|Title||Phylogenomics and the number of characters required for obtaining an accurate phylogeny of eukaryote model species|
|Publication Type||Journal Article|
|Year of Publication||2004|
|Authors||Dopazo, H, Santoyo, J, Dopazo, J|
|Volume||20 Suppl 1|
MOTIVATION: Through the most extensive phylogenomic analysis carried out to date, complete genomes of 11 eukaryotic species have been examined in order to find the homologous of more than 25,000 amino acid sequences. These sequences correspond to the exons of more than 3000 genes and were used as presence/absence characters to test one of the most controversial hypotheses concerning animal evolution, namely the Ecdysozoa hypothesis. Distance, maximum parsimony and Bayesian methods of phylogenetic reconstruction were used to test the hypothesis. RESULTS: The reliability of the ecdysozoa, grouping arthropods and nematodes in a single clade was unequivocally rejected in all the consensus trees. The Coelomata clade, grouping arthropods and chordates, was supported by the highest statistical confidence in all the reconstructions. The study of the dependence of the genomes’ tree accuracy on the number of exons used, demonstrated that an unexpectedly larger number of characters are necessary to obtain robust phylogenies. Previous studies supporting ecdysozoa, could not guarantee an accurate phylogeny because the number of characters used was clearly below the minimum required.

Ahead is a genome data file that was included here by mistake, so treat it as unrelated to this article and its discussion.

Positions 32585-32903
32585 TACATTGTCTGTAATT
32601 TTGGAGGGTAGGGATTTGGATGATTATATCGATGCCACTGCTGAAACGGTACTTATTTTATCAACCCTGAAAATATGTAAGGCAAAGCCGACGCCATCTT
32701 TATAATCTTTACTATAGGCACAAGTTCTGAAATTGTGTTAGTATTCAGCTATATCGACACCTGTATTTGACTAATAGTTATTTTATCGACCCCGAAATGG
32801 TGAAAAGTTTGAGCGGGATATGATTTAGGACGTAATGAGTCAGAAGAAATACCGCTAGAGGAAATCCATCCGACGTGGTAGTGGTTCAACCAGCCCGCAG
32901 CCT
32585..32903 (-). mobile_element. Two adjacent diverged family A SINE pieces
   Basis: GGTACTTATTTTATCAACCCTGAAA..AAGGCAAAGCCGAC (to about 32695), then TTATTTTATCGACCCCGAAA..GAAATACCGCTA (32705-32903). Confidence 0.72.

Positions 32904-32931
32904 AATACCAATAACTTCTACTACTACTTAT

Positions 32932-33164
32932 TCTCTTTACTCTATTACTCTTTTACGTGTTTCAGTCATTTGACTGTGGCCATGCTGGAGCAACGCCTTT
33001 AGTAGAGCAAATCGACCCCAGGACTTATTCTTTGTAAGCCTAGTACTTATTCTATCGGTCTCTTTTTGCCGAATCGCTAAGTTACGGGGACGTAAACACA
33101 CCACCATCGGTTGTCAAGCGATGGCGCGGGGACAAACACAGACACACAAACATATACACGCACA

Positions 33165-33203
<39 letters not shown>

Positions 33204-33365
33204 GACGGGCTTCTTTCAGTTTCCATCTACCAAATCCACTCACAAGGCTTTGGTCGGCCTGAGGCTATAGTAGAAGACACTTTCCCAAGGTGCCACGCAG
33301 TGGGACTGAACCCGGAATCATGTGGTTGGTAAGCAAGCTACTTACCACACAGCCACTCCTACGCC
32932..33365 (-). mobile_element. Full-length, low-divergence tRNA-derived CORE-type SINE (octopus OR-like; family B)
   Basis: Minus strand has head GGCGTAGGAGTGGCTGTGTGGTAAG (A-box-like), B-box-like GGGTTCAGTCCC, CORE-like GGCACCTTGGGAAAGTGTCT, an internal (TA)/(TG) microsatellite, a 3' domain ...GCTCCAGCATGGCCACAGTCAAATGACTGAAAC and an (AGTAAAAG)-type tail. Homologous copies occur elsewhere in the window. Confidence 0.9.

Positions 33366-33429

Dopazo, Hernan Santoyo, Javier Dopazo, Joaquin Research Support, Non-U.S. Gov’t England Bioinformatics (Oxford, England) Bioinformatics. 2004 Aug 4;20 Suppl 1:i116-21.